01 Technopolitics and Materialism through Films of Chetna Vora


The year is 1976. A shortage of raw stock of films in India becomes intensified under the conditions of emergency imposed by the Indian prime minister Indira Gandhi. On 4th July 1976, prime minister Indira Gandhi visited the German Democratic Republic. This is the same moment that Chetna Vora, an Indian student and film-maker arrives to study at Film institute Babelsberg in  GDR while making a number of films amongst them Frauen im Berlin and Oyoyo. From 1977 onwards almost all Tamil color cinema is shot on the ORWO color stock films made in Bitterfeld-Wolfen plant in GDR. A 1984 satire film (Let it go Friends, dir. Kundan Shah) talks on the fictional character of two photographers applying to an international photo competition organized by ORWO becomes a metaphorical witness to a technopolitics of time that runs amongst various interconnected loops of Past, Present and future under a socialist ambition and internationalist ecosystem.

Does the ‘favoring green color’ film material of ORWO films become a visual telling towards the shared imaginary of the focus on green revolution and self-sustaining crop production for a country growing on a rapid scale under postcolonial conditions? How does the gender politics of socialist feminist solidarities between students from various countries of globe be recounted in film? Where does this loop meet and what emerges on this junction?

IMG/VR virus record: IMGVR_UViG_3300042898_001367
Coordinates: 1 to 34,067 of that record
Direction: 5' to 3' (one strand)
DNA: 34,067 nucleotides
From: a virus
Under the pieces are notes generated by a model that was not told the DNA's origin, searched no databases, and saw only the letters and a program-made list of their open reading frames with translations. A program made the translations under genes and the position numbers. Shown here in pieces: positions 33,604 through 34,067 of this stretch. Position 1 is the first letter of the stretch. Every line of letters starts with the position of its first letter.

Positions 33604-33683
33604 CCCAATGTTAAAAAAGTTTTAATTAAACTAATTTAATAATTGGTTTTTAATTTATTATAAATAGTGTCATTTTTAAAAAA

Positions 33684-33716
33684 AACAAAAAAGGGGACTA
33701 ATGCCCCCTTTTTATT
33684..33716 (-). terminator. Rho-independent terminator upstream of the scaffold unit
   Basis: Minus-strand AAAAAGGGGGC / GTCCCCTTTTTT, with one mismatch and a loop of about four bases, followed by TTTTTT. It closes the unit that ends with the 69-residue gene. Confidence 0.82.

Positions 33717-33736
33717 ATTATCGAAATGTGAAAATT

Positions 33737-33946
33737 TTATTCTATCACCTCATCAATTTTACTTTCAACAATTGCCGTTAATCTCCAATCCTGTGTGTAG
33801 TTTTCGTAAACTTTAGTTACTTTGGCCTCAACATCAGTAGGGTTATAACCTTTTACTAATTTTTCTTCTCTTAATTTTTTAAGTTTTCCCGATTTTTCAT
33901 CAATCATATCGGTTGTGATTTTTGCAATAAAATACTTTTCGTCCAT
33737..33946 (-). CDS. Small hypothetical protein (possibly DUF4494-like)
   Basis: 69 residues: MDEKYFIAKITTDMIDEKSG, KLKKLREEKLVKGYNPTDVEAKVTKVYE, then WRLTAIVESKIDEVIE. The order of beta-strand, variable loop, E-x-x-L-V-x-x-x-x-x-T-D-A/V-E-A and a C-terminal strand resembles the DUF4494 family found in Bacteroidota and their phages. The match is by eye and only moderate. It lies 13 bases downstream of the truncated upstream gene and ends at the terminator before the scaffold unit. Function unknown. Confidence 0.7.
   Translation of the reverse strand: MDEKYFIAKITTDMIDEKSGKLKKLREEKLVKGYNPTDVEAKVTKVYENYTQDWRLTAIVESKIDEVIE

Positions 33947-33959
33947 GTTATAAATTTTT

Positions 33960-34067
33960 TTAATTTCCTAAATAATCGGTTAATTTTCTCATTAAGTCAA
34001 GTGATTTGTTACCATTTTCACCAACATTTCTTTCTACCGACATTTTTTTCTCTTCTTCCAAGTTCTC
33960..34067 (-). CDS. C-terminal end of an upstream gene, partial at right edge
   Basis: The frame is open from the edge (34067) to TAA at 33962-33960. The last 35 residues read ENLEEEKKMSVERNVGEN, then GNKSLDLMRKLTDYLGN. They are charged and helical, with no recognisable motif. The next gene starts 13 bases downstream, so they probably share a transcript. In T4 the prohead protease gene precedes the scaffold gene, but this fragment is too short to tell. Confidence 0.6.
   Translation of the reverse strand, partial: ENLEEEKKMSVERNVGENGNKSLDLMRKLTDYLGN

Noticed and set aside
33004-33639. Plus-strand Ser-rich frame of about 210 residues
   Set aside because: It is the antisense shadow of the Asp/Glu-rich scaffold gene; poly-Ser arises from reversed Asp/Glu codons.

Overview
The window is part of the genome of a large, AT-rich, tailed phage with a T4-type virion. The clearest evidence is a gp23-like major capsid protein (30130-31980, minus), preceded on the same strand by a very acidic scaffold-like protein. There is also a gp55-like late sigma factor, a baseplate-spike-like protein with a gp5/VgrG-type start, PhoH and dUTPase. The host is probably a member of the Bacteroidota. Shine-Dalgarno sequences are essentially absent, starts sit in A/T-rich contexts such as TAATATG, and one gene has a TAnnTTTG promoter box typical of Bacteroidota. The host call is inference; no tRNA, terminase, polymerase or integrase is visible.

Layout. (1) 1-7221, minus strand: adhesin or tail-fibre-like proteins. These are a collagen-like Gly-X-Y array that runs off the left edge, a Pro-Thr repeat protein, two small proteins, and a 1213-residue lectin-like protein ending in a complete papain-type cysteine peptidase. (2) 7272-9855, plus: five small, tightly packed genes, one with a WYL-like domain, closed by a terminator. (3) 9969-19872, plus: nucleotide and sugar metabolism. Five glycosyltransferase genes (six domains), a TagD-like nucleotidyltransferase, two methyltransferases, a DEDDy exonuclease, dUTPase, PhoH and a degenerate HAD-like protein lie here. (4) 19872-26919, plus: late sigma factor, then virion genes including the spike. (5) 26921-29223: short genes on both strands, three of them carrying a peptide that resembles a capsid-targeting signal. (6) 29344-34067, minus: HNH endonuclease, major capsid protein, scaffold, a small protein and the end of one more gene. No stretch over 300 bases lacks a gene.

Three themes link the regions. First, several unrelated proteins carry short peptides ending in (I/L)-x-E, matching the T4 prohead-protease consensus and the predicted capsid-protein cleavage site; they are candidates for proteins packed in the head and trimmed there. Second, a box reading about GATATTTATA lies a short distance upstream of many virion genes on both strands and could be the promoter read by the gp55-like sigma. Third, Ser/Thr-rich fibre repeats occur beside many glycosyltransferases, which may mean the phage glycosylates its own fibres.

Towards an investigation of films such as OYOYO, we find that there is a ‘coming together’, in desire, politics and economics of not only the students from these countries but also of anti-colonial, post-colonial, anti-capitalistic and international concerns. Internationalism is formed and processually constructed frame-by-frame in these films as a possibility. A possibility that remains as liminality. A possible liminality that does not disappear as soon as the two ends between which liminality resides disintegrate, but is sustained by its constant escape from realization (-x and +x, a cold war binary displaced by socialist solidarities in anti-colonial struggles and post-colonial reimaginations).

The research has been presented as a contribution by vinit agarwal for Hidden Labour Across (inter∞note 01), at KV Leipzig 23 August through 17 October 2020, as a spatialized printed matter [download]; furthermore, it constitutes the framework for a conversation between vinit agarwal and militant historian Sónia Vaz Borges.

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